Saturday, February 13, 2016

Amid moves to hire 1.5 million Bangladeshis, Dhaka daily warns of exploitation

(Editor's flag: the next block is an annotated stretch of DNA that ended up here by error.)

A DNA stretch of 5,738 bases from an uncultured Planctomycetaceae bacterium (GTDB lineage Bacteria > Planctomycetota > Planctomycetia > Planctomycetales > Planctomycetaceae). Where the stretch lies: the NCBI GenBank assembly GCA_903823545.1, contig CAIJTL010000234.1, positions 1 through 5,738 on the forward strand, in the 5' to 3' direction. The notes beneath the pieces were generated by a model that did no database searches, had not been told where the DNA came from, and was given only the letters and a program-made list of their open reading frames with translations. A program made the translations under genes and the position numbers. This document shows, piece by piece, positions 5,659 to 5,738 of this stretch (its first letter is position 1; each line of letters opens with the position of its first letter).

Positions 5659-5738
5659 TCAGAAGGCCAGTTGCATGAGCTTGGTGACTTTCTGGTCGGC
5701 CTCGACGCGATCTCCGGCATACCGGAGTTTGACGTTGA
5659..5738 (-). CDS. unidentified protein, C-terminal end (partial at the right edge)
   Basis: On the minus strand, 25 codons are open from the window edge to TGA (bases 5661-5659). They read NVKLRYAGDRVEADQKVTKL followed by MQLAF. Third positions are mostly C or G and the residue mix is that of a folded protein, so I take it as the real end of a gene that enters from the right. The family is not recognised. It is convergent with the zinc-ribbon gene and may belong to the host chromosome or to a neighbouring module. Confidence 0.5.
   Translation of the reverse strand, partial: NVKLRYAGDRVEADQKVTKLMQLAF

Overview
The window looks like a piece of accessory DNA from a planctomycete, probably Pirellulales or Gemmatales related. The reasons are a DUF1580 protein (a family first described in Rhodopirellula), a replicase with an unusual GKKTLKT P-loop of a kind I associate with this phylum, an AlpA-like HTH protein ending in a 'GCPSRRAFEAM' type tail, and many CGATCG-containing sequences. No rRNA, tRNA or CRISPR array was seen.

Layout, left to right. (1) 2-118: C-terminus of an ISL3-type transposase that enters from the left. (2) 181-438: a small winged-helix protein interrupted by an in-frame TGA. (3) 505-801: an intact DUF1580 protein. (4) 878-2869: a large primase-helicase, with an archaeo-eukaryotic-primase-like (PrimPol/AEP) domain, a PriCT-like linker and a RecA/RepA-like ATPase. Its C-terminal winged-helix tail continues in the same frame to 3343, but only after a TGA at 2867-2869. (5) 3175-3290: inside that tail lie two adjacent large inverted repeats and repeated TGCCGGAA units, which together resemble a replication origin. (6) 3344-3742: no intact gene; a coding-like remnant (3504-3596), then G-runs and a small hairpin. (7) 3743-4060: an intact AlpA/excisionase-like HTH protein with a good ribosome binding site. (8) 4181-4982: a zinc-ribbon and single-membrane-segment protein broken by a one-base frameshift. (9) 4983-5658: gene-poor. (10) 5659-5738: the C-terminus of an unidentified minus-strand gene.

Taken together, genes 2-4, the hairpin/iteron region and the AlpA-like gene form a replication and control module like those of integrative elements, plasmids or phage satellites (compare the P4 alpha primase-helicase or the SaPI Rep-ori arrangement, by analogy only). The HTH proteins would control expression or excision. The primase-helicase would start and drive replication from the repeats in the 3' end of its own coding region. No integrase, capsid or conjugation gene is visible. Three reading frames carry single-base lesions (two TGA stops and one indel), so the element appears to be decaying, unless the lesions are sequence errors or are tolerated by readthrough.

While the debate rages on in Malaysia over the need to bring in 1.5 million Bangladeshi workers over the next three years, Dhaka Tribune has warned about its citizens being vulnerable to low-wage exploitation, police raids and even detention. The report said this would mainly affect the close to one million Bangladeshis already here who have lost their registration status. Quoting a Tenaganita senior research volunteer, the report said these workers were vulnerable, especially when they fell out of the system. "Registering undocumented labourers would be a good thing," the volunteer said. The report said because Malaysia's registration system tied workers to an employer and a job, illegal entrants and legal arrivals who became undocumented by default if they switched jobs were at risk of exploitation by employers or detention by authorities. It added that after surviving the "floating coffins" and jungle cages used by people smugglers or the costly legal labour recruitment system offered by the public and private sectors, Bangladeshi workers were often no better off than when they started. "Burdened by the debt of buying passage to Malaysia – whether by legal means or otherwise – most are inclined to try their luck in the hope of recouping their costs and sending money home," the report said. It added that restoration of legal standing would be important for the 15,000 and 18,000 Bangladeshis in custody for various offences and in a variety of holding facilities in Malaysia, including the notorious "immigration depots". It was reported earlier this week that the government's plan to bring in 1.5 million Bangladeshi workers could soon come to pass under a newly drafted memorandum of understanding (MoU) with Dhaka. The workers would enter Malaysia under the G2G (government-to-government) Plus scheme which allowed them employment in the construction, service, manufacturing and agriculture sectors. Previously, Bangladeshi workers were only hired for plantations. Ashikur Rahman, chairman of Migrant 88, a Bangladeshi migrant rights NGO in the process of being registered, told the Dhaka Tribune that Bangladeshi workers in Malaysia were enduring "modern-day slavery". The report, however, quoted Bangladesh High Commissioner to Malaysia Shahidul Islam as being optimistic about the future prospects for the export of manpower and confirmed that both countries were keen at the government-to-government level. Various groups in Malaysia have questioned the government's motives in wanting to bring in the 1.5 million Bangladeshis, given that a large number of workers in the country remained undocumented. The Malaysian Trades Union Congress secretary-general N. Gopal Kishnam also criticised Putrajaya over the move, saying it would adversely affect Malaysian workers and the economy. Home Minister Datuk Seri Ahmad Zahid Hamidi, however, defended the move, saying it was based on requirements in the workforce. – February 14, 2016.]]>

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